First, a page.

WASHINGTON -- Several former Yankees may be called out of the bullpen as additional witnesses in the perjury trial of Roger Clemens.

Prosecutors wrote in a court filing that the cross-examination of trainer Brian McNamee "opened the door" for Chuck Knoblauch and Mike Stanton to testify to the truthfulness of what McNamee told federal investigators about their use of human growth hormone.

But if the prosecutors' request is granted, Clemens lawyer Rusty Hardin says he should be allowed to call a number of other "players and agents" to testify that McNamee lied about their involvement with performance-enhancing drugs.

U.S. District Judge Reggie Walton, who previously barred any testimony from other ballplayers about their own drug use to avoid a guilty-by-association verdict, said he wants to listen to the lawyers' arguments Monday morning before issuing a ruling.

In their motion, prosecutors argued that the jury should hear from Knoblauch and Stanton to counter the "distorted" view Hardin offered about McNamee's cooperation five years ago with federal agent Jeff Novitzky and former Sen. George Mitchell for his report on baseball's steroids problem.

Assistant U.S. Attorney Courtney Saleski said in court Friday, with the jury out of earshot, that it's "relevant" for the jury to hear Knoblauch and Stanton confirm under oath the information that McNamee had given investigators of their use of human growth hormone.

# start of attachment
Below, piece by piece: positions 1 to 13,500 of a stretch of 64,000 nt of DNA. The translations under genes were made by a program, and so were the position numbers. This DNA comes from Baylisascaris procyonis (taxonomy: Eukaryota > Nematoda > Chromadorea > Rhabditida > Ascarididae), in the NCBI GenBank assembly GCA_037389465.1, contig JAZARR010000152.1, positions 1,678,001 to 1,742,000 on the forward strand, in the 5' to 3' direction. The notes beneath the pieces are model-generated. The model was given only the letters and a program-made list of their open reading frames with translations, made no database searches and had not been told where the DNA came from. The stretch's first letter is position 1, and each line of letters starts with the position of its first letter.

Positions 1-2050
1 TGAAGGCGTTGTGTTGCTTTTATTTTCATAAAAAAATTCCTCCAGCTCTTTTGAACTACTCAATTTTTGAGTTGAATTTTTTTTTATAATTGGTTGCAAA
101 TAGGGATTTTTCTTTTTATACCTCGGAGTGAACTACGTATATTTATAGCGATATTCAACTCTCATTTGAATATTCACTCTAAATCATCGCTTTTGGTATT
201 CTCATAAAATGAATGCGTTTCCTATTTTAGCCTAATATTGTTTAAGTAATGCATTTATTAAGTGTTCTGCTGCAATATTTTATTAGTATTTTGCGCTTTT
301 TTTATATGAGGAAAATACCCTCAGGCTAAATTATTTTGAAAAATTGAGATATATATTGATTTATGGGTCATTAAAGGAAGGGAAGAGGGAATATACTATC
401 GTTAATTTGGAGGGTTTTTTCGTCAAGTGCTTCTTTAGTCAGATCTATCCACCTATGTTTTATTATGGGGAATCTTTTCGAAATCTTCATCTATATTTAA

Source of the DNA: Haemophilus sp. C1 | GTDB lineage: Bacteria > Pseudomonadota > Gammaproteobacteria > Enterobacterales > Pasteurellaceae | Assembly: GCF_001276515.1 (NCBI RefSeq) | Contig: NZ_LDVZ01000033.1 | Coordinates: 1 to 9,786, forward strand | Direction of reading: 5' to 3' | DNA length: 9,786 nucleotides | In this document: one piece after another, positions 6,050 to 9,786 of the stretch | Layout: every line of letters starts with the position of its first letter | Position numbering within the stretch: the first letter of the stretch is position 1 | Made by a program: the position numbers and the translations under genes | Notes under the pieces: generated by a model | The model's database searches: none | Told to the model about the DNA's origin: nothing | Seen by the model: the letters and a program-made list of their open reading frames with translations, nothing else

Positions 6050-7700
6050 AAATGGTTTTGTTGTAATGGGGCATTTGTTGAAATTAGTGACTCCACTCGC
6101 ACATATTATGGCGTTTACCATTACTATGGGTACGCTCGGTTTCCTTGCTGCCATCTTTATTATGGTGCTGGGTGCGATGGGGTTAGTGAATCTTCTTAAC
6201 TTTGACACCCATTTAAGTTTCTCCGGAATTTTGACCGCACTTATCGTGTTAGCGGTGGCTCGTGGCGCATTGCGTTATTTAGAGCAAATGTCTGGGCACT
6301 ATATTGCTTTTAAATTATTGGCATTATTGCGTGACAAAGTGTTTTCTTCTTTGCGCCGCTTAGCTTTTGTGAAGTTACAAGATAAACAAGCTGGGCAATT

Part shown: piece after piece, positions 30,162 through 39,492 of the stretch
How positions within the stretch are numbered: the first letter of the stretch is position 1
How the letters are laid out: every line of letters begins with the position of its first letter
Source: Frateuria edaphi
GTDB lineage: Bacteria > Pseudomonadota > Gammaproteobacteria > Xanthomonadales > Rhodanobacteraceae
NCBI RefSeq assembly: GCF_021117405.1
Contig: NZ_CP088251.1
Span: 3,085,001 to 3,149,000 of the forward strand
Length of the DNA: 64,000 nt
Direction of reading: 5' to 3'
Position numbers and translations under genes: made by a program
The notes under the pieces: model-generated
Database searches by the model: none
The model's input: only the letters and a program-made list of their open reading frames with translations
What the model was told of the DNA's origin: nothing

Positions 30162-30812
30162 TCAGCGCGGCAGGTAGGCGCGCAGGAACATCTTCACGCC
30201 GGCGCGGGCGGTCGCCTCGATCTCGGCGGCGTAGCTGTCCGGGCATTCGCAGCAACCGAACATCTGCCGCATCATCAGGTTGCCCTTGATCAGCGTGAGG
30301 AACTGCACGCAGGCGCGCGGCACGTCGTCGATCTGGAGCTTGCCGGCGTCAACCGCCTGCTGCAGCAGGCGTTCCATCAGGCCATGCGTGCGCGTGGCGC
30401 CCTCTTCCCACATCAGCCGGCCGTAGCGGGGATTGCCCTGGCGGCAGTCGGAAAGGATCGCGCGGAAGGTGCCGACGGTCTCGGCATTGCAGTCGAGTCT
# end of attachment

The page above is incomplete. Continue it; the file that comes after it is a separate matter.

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"In the face of the attacks on McNamee's credibility, that evidence makes it less probable that McNamee was or is simply lying out of self-interest against [the] defendant and thus is relevant," prosecutors wrote in the motion, which was filed with the court before Hardin finished his cross-examination Friday.

"There's a side of me that wants to say, 'have at it,' " Hardin told the judge just before court recessed for the weekend. But he said he's also worried about the ramifications of the motion.

"What we'll have," Hardin said, "is a lot of mini trials" over McNamee's allegations about other players, and not Clemens. Smiling at the judge, Hardin noted that the trial, about to enter its sixth week, would then last into "September or October."

Walton agreed with Hardin that if he granted the prosecutors' motion, he would also likely allow defense the freedom to call players who Hardin says will testify that McNamee lied about their involvement with steroids and human growth hormone.

Hardin didn't identify those players. Mitchell's report only listed McNamee as a source of information for Clemens, Knoblauch and Andy Pettitte. But Hardin has the notes Mitchell's law firm, DLA Piper, kept during their three meetings with McNamee before issuing the report.

A former seven-time Cy Young Award winner, Clemens faces perjury charges for allegedly lying to Congress four years ago. That's when he denied McNamee's allegations from the Mitchell Report that he had injected Clemens with performance-enhancing drugs in 1998, 2000 and 2001.

McNamee, of Long Beach, returns to the witness stand for his sixth day of testimony when the trial resumes Monday.